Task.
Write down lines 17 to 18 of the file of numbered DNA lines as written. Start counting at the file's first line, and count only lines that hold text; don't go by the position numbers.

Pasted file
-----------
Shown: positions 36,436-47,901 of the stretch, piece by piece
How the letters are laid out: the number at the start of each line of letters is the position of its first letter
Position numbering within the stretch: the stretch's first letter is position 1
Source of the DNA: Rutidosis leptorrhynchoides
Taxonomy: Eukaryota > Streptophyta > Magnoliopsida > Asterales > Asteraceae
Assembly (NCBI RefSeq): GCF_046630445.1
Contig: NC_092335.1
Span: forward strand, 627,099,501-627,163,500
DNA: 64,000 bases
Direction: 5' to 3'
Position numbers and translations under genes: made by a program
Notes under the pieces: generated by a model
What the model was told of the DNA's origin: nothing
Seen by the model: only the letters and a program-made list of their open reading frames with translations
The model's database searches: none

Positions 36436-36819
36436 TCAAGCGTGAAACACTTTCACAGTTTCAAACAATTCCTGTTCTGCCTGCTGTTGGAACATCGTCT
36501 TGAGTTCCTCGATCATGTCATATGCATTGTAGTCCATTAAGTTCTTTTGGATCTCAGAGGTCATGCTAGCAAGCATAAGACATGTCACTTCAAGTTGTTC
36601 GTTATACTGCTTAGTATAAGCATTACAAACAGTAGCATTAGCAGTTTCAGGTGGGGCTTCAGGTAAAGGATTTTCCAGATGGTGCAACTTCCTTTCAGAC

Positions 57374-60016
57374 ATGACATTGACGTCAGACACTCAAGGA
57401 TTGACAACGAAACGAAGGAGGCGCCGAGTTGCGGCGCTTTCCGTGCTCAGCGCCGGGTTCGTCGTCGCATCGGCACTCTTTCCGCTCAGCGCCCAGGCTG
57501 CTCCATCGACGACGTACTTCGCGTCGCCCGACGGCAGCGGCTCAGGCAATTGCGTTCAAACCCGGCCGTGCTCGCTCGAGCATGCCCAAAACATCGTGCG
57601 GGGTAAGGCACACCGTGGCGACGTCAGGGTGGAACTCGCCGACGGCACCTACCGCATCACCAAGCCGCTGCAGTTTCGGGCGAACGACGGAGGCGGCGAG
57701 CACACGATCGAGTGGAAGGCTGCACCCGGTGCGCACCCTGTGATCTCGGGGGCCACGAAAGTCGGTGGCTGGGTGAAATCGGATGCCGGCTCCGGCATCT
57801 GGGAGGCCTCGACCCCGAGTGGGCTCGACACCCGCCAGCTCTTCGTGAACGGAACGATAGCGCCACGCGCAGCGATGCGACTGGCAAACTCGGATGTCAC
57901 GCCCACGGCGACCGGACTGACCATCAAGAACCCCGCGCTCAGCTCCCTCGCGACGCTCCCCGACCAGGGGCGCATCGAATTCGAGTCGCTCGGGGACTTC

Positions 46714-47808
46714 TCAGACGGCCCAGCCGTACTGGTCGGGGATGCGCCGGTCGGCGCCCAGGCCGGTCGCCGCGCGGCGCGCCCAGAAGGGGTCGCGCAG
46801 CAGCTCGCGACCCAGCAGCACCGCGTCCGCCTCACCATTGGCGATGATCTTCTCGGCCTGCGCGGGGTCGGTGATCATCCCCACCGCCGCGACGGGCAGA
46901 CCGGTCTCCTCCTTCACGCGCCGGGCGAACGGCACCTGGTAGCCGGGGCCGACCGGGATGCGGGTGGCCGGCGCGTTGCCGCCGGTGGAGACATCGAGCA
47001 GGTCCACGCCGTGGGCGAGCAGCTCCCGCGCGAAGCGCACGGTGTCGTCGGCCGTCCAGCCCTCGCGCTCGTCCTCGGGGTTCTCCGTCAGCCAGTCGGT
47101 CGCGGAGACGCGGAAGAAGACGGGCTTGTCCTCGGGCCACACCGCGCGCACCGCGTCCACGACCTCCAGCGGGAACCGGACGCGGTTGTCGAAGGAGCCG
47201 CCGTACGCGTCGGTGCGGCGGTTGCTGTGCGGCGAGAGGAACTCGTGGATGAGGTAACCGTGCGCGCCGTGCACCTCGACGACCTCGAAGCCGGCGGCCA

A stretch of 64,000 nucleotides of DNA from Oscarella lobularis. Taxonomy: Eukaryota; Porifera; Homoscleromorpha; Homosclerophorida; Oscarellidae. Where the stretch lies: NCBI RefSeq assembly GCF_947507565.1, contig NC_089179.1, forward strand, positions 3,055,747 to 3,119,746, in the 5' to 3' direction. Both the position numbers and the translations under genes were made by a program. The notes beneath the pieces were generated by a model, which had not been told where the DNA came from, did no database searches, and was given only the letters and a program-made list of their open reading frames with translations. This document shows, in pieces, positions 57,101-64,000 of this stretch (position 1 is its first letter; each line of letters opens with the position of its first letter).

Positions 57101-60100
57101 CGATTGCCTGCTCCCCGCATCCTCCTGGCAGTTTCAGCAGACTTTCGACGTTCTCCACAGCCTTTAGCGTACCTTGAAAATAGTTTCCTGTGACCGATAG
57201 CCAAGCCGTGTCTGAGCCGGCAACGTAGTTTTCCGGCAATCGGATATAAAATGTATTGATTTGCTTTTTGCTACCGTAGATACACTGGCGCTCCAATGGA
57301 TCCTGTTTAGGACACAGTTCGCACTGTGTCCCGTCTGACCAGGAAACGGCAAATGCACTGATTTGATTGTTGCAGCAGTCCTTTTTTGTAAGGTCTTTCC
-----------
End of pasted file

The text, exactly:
36436 TCAAGCGTGAAACACTTTCACAGTTTCAAACAATTCCTGTTCTGCCTGCTGTTGGAACATCGTCT
36501 TGAGTTCCTCGATCATGTCATATGCATTGTAGTCCATTAAGTTCTTTTGGATCTCAGAGGTCATGCTAGCAAGCATAAGACATGTCACTTCAAGTTGTTC